5 LinkedIn Features Everyone Should Be Using
LinkedIn can be a valuable tool for your entire career, if you use it correctly. It goes so much further than creating an account, it’s how you utilize that account to make it worth your time. Here are 5 features facilities managers should be using, but may have missed.
For facilities leaders, LinkedIn has proven to be worth the time and energy over any competing social network. It’s the perfect place to meet other FMs, learn industry news and grow your personal network. If you already have a LinkedIn account, that’s great! If you don’t here’s a simple guide to setting one up. For those of you who do have one, take a look to be sure you’re utilizing all of the features LinkedIn has to offer.
1. Learn Something New
While this new feature isn’t free, it may be worth considering. LinkedIn has recently partnered with Lynda.com to add a complete library of online classes. This new feature is properly called Learning and you can check it out by clicking on the “work” button in the top right corner of your profile and selecting “learning” or by visiting this page. The site is currently offering one month of classes for free, after your trial period classes range in price and memberships start at $24.99 per month.
In addition to offering classes in varying topics from Excel training to business development fundamentals, LinkedIn suggests classes they think you’d enjoy based on your profile. And while we’re completely supportive of your workplace team learning a new skill, if you’re still using Excel, it might be time to get iOFFICE – all your reporting needs will be in real time and in one, integrated system. Then you can teach your team a skill they’ll really value, like creative writing or advanced time management.
2. Endorse & Recommend People
These two are often confused. Think of endorsements as answering a referral if someone has asked about a candidate you briefly worked with, and a recommendation on LinkedIn as you backing this person because you have worked closely with them and are willing to put your name with theirs.
Endorsements are so easy to give, that they are often dismissed by recruiters. Don’t be afraid to remove a few of them from your page so viewers can see which traits you want them to focus on. Having 7 quality traits is better than having 27 that you aren’t confident in. To “hide” an endorsement, go to your “edit profile” tab then scroll down to select “skills”. You will then have the option to delete or “X” the skills you want to remove.
Your recommendations are critical to your search rank and general professionalism on LinkedIn. The number of recommendations you have also appears near your name in any groups you participate in. It’s often common to ask people for a recommendation, which you should always thank them for. If you are in a place to do so, feel free to reciprocate the gesture.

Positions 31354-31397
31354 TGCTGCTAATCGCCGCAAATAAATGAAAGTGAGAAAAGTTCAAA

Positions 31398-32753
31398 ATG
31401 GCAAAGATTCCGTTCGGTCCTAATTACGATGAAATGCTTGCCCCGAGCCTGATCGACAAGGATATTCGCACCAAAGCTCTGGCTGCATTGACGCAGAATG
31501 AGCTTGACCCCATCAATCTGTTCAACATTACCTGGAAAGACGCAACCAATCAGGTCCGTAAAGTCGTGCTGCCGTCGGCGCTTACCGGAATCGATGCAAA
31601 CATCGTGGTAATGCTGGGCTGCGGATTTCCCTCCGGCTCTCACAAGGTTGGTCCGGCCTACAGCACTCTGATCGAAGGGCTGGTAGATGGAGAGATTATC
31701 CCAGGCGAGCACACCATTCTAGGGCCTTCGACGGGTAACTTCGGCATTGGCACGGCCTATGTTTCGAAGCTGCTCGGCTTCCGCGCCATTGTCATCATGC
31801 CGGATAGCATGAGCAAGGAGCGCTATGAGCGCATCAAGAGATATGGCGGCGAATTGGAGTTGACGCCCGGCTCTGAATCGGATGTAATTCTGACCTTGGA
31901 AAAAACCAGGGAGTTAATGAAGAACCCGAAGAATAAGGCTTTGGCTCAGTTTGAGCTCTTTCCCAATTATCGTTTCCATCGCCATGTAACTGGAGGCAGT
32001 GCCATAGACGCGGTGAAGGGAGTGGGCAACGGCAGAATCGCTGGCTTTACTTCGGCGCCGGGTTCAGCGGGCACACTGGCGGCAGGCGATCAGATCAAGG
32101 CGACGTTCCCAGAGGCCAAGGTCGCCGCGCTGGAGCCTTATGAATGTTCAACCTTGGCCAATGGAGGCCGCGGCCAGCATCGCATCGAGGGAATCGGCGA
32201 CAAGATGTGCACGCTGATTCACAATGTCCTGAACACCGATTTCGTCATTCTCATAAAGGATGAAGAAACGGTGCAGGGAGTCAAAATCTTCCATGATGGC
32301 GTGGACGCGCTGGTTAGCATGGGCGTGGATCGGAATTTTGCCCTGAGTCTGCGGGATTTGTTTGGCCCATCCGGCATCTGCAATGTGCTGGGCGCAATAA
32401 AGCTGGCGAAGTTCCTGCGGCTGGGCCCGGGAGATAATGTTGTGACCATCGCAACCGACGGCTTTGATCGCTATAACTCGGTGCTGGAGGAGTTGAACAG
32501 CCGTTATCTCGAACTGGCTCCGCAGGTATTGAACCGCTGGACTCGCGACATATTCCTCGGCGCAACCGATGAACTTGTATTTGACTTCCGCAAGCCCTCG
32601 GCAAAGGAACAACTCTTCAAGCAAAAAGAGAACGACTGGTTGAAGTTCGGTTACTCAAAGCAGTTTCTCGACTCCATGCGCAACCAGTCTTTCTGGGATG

3. Discover Your Earning Potential
We know iOFFICE customers are some of the most sought-after job applicants around. Why? Because you’re forward thinking, innovative individuals who are helping their offices move into the future. We think you should get the salary you deserve!
However, during the interview process, this can often be one of the most difficult parts of negotiating. What should you ask for, and what’s even considered fair for your line of work? Money can be a touchy subject for many people, so we often don’t fully understand what other people in our industry are making, or what we should expect, especially if you’re just starting out in your career. LinkedIn has a new feature that is similar to Glassdoor’s salary estimator to help bridge this gap for you. Head to the “work” button and select “salary” or visit this page to do some research on what other professionals are making in your area.
4. Customize Your Profile URL (before your name is taken)
When you initially sign up, you are given a unique default address that is connected to your profile page. This is usually made up of random letters and numbers, not exactly professional or personalized. By customizing your URL, it makes it much easier for people to find you, it looks more professional, and not-to-mention is easier to remember.
To customize your LinkedIn URL, go to your settings page here. Then select “customize your public profile url” near the bottom right hand corner of the page, under “your public profile url”. It’s common to use your first name and last name, however if yours are already taken try adding your middle initial, or abbreviate your first name.
5. Import Current Contacts
LinkedIn does a pretty good job of suggesting possible connections based on your interactions on the site. However, you can take it a step further by importing contacts through your email. Simply head to “my network” at the top of your profile, and click on the left side “add personal contacts” button. LinkedIn will walk you through the steps from there. This way, the people you connect with most at work will be part of your LinkedIn network.
Since LinkedIn’s recent acquisition by Microsoft and their major update to the user interface, we weren’t sure what to expect or how users would respond. However, we like the direction they’re headed. It seems focused on making valuable connections and strengthening one’s personal brand, both things everyone can benefit from.